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Treasure hunt: Silverton’s July 4th antique street fair expands its offerings

By Kathy Cook Hunter

A favorite summer event of collectors from miles around is about to be improved.

Old Stuff on Main Street, an annual Fourth of July antiques-and-collectibles street fair in Silverton, is expanding this year, taking in more streets, more vendors, and, by golly, adding live music, too.

In the fair’s ninth year its sole remaining originator, Donna Snyder of Red Bench, is pleased with its continued success.

“We wanted it for the whole downtown, not just my store,” Snyder recalled. Other antiques store owners have come and gone since the event’s beginning, she said.

Her business associate, Brett Haring, said one of America’s major summer holidays usually made for dead, deserted streets in downtown Silverton.

“They created an event that brought people downtown when ordinarily no one was in town,” Haring said. “This also encourages merchants to stay open on a day they’re usually closed.”

Food purveyors and restaurants that stay open have found it lucrative for a holiday, he said.

Old Stuff on Main Street now covers two blocks of East Main Street, a block of North Water Street and on up High Street and includes all the downtown antiques stores: Red Bench, Mayberry’s, North Star and The Mercantile – “the antiques district,” as Snyder calls it.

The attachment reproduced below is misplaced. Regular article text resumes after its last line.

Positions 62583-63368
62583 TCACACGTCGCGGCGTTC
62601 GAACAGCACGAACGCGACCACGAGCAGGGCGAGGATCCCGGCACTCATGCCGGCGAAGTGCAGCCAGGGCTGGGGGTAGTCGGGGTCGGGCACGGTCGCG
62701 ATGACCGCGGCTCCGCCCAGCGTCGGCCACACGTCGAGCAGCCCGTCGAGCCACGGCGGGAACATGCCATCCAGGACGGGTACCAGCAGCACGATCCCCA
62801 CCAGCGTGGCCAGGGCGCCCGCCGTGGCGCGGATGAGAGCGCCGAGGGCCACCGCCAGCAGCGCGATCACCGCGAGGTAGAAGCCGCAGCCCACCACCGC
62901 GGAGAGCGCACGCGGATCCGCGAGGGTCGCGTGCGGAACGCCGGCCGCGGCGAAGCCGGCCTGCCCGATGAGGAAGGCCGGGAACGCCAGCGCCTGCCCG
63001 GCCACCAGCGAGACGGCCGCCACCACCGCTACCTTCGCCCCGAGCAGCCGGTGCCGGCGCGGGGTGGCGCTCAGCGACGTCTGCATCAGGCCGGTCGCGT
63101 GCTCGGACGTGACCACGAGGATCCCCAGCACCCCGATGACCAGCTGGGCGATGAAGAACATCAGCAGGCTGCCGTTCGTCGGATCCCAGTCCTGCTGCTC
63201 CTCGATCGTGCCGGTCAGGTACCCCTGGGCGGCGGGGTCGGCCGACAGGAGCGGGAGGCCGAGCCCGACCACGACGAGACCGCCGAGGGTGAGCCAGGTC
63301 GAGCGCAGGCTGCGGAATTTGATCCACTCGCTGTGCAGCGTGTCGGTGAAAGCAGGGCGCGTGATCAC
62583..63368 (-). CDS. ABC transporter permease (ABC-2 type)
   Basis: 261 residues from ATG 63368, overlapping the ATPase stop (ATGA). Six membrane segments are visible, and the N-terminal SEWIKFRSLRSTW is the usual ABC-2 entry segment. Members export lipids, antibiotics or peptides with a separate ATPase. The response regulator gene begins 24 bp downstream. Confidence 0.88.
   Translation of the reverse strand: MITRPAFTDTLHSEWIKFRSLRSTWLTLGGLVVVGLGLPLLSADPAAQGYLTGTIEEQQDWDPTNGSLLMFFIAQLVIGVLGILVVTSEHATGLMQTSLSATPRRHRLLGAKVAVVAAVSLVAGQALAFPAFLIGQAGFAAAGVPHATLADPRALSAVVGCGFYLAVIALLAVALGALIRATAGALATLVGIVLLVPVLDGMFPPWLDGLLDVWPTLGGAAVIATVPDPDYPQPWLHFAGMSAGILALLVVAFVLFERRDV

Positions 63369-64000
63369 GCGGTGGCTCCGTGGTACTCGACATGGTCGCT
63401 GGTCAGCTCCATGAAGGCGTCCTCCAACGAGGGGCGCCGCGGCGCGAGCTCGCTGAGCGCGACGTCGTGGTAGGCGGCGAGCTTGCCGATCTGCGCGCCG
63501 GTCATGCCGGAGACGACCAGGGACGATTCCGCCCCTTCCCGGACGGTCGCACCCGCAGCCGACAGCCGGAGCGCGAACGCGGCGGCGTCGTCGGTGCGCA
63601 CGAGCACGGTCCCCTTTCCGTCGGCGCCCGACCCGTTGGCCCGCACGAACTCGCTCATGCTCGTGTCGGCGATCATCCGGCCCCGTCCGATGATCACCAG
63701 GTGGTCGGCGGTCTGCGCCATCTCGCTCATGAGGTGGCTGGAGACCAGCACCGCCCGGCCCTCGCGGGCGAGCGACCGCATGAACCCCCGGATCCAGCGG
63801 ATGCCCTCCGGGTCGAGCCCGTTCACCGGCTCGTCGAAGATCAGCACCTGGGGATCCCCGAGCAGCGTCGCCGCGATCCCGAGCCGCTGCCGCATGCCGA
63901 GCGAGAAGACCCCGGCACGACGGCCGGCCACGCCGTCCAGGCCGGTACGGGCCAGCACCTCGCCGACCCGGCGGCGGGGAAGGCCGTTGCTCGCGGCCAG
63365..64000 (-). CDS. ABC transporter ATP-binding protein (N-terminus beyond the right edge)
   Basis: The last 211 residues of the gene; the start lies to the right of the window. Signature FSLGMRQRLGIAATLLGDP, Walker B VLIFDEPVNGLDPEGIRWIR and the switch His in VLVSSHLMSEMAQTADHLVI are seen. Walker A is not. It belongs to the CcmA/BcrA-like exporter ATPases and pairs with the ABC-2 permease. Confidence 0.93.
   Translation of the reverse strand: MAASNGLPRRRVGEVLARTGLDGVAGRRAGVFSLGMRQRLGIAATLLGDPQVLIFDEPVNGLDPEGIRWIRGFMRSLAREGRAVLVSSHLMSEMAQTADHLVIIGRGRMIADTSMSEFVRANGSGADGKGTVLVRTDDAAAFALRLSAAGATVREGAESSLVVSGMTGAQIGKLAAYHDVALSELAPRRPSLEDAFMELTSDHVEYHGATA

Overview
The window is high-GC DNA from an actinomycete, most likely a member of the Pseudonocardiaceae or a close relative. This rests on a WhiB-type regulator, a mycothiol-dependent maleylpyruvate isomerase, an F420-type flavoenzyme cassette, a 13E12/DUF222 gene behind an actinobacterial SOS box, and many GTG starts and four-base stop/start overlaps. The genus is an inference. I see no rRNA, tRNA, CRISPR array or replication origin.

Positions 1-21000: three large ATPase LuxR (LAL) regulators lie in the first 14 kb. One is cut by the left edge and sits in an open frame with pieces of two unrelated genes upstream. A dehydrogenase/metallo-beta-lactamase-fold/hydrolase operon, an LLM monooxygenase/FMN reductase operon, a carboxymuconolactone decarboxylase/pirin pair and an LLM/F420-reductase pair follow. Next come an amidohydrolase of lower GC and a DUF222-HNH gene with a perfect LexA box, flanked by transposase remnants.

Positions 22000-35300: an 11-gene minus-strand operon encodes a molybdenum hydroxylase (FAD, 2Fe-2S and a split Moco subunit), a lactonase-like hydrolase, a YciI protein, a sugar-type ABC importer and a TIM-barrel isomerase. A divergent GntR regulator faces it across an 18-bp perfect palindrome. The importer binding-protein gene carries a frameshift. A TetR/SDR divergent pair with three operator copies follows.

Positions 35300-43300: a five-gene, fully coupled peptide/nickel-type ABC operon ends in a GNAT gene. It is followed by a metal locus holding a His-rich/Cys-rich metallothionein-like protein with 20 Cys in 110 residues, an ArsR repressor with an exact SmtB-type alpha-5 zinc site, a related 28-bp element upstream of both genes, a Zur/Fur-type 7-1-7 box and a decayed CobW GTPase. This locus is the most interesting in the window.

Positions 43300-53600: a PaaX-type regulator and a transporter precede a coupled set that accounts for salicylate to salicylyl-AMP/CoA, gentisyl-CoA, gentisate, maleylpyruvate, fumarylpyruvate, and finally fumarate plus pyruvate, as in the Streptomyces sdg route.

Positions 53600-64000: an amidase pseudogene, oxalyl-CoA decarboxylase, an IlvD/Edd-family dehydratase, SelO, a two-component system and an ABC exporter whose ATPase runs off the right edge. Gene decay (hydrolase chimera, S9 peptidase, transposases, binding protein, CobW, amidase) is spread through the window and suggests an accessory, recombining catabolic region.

A festive atmosphere during fair hours from 9 a.m. – 4 p.m. will prevail. The Molalla Veterans of Foreign Wars chapter will have lined the street with American flags, and red, white and blue balloons will highlight the fair area.

Vendors from Silverton’s downtown will include A & I Jewelers, Café Earth at the Green Store, and Mac’s, perfuming the air with food barbecued on the street. Musicians will perform in front of the Red Bench.

Free parking due to the holiday will be marked and available surrounding the downtown core.

Largely country-style merchandise ranges from collectibles of all types, such as linens and textiles, kitchen and yard items, “shabby chic” furniture and men’s favorites — tools and fishing equipment.

“The major market is families, not the upper-class,” Snyder said. “Formal is ‘out’ at my store.” She expects about 25 street vendors to participate this year.

With fireworks and music at The Oregon Garden the night of July 3 and Mount Angel’s evening fireworks display on July 4, “(Old Stuff) makes a nice filler for the day,” Haring said.

“I know people come down here, spend an hour or two, and go back to their family gathering,” Snyder said.

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